The global brands all announced Tuesday they were temporarily suspending their business in Russia in response to the country’s invasion of Ukraine.
The leaders of OPEC and its oil-producing allies plan to gradually increase oil production while Russia’s invasion of Ukraine rattles markets, reshapes alliances, kills civilians and sends the price of crude skyrocketing.
Moscow’s war on Ukraine and the ferocious financial backlash it’s unleashed are not only inflicting an economic catastrophe on President Vladimir Putin’s Russia. The repercussions are also menacing the global economy.
All 31 member countries of the International Energy Agency have agreed to release oil from their strategic reserves—half of that from the United States—“to send a strong message to oil markets” that there will be “no shortfall in supplies.”
An amendment approved to Senate Bill 388, which deals with foreign gifts and ownership of agricultural land, would block Russian-controlled businesses from acquiring property in Indiana for one year.
In its annual report on Chinese compliance with WTO rules, the Office of the U.S. Trade Representative said Wednesday that China isn’t keeping the promises it made to open its markets to foreign competition.
The crossing normally carries 25% of all trade between the two countries, and the blockade on the Canadian side had disrupted business in both countries, with automakers forced to shut down several assembly plants.
The blocked bridge carries 25% of all trade between the two countries, and Canadian authorities expressed increasing worry about the economic effects.
U.S. Trade Representative Katherine Tai said the agreement with Japan, along with a separate deal last year on steel with the European Union, will put them in a better place to compete against China, the world’s second largest economy.
For Beijing, these Olympics are a confirmation of its status as world player and power. But for many outside China, particularly in the West, they have become a confirmation of the country’s increasingly authoritarian turn.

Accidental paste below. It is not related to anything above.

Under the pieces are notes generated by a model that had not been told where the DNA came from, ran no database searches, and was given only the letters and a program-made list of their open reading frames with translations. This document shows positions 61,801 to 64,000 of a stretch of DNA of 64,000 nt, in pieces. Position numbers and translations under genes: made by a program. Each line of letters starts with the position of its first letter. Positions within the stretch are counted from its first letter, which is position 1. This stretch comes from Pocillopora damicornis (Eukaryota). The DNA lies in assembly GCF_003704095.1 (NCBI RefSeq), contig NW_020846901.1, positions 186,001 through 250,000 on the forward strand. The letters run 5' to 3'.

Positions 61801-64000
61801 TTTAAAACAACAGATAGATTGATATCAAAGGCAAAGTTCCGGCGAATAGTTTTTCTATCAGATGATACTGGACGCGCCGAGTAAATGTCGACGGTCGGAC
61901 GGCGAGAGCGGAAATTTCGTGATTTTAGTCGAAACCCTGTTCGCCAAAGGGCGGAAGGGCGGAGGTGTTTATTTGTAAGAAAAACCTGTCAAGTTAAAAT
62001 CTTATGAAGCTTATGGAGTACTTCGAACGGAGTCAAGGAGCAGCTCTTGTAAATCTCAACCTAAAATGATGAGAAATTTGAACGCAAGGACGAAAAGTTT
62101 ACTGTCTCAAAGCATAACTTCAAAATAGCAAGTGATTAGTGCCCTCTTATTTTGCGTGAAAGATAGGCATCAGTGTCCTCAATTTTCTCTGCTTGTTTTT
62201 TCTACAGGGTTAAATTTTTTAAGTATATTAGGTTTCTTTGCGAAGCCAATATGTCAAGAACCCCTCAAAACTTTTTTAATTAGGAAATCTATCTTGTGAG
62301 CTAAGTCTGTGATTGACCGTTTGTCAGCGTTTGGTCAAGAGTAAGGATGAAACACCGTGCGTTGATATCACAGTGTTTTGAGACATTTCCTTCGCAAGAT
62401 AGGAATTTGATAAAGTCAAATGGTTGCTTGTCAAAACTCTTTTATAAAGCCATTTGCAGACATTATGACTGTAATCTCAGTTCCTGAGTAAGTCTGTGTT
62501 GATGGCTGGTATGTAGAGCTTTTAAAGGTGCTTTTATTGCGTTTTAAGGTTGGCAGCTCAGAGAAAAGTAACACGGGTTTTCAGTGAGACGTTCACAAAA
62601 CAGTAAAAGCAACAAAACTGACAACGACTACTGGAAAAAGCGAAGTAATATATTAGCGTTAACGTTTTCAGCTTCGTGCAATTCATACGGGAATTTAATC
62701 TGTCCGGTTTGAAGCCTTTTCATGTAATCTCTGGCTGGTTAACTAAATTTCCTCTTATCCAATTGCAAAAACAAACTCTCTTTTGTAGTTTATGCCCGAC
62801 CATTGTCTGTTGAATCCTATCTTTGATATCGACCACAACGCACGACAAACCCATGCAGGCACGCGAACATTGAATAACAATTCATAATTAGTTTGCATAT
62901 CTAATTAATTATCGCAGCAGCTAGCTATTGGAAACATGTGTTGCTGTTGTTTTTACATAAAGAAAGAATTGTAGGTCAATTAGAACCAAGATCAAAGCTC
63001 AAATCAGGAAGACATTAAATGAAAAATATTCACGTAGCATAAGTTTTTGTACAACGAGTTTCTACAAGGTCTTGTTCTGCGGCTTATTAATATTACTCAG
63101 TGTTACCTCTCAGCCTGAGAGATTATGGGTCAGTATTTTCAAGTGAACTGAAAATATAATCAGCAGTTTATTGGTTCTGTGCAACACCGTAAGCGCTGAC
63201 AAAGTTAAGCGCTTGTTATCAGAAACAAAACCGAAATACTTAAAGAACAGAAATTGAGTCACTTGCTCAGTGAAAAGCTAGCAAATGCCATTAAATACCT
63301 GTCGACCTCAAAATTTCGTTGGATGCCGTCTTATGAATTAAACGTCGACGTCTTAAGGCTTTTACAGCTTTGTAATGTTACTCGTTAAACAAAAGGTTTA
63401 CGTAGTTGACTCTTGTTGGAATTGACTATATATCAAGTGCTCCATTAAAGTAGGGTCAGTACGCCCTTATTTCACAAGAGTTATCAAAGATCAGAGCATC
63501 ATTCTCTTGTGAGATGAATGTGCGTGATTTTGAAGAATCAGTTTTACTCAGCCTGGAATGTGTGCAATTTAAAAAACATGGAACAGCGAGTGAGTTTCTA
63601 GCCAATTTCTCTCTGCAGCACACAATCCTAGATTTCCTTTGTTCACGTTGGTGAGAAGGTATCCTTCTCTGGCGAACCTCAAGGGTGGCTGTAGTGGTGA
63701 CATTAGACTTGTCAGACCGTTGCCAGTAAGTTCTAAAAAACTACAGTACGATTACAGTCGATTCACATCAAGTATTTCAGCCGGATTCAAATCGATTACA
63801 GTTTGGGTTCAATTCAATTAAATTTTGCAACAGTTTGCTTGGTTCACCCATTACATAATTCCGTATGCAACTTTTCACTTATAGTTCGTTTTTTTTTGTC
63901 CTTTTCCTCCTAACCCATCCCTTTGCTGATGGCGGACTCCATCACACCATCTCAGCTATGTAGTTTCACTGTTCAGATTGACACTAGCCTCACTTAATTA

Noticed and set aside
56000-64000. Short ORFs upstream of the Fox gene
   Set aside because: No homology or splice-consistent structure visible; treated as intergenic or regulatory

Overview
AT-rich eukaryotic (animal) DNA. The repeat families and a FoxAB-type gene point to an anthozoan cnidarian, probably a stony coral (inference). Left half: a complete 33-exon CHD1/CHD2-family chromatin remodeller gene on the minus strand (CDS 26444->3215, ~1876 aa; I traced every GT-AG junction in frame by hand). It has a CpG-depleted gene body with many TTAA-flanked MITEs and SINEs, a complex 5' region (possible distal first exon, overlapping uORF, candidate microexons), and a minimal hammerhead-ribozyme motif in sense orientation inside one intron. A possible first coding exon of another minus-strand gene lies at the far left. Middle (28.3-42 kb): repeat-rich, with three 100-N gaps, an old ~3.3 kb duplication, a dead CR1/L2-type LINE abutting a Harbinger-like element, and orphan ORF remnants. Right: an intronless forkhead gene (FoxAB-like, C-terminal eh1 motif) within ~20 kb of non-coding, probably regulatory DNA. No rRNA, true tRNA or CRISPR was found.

The October deficit was the smallest monthly deficit since a $66.2 billion imbalance in April.
Members from the Qatari commercial attache’s office met with Gov. Eric Holcomb, Secretary of Commerce Brad Chambers and more than 30 Indiana-based companies on Tuesday.
U.S. officials say China’s ambitions in artificial intelligence and a range of advanced technologies could eventually give Beijing a decisive military edge and possible dominance over health care and other essential sectors in America.
The Financial Stability Oversight Council, which is headed by Treasury Secretary Janet Yellen and includes Federal Reserve Chairman Jerome Powell, acknowledged in a report that climate change is a serious economic threat.
The dispute at the U.S.-Canada border is threatening America’s supply of Alaska pollock, a key fish used for popular products such as fish sticks. Most fast-food fish sandwiches, including the McDonald’s Filet-O-Fish, are made from pollock.
Each country that signed the deal must pass legislation to enact the measure, which is aimed at limiting corporations’ ability to lower their tax bills by shifting profits to the lowest-tax jurisdictions globally.
U.S officials allege that China’s Ministry of State Security has been using criminal contract hackers who have engaged in cyber extortion schemes and theft for their own profit, officials said.
The agreement announced Thursday is an attempt to address challenges presented by a globalized and increasingly digital world economy in which profits can be relocated across borders.
Indiana’s delegation is scheduled to leave Indianapolis on Monday, July 5, and return Friday, July 9.
The U.S. move is a potential hurdle for President Joe Biden’s ambition to promote solar power. Hoshine is one of the biggest global suppliers of polysilicon, a material used to make solar panels.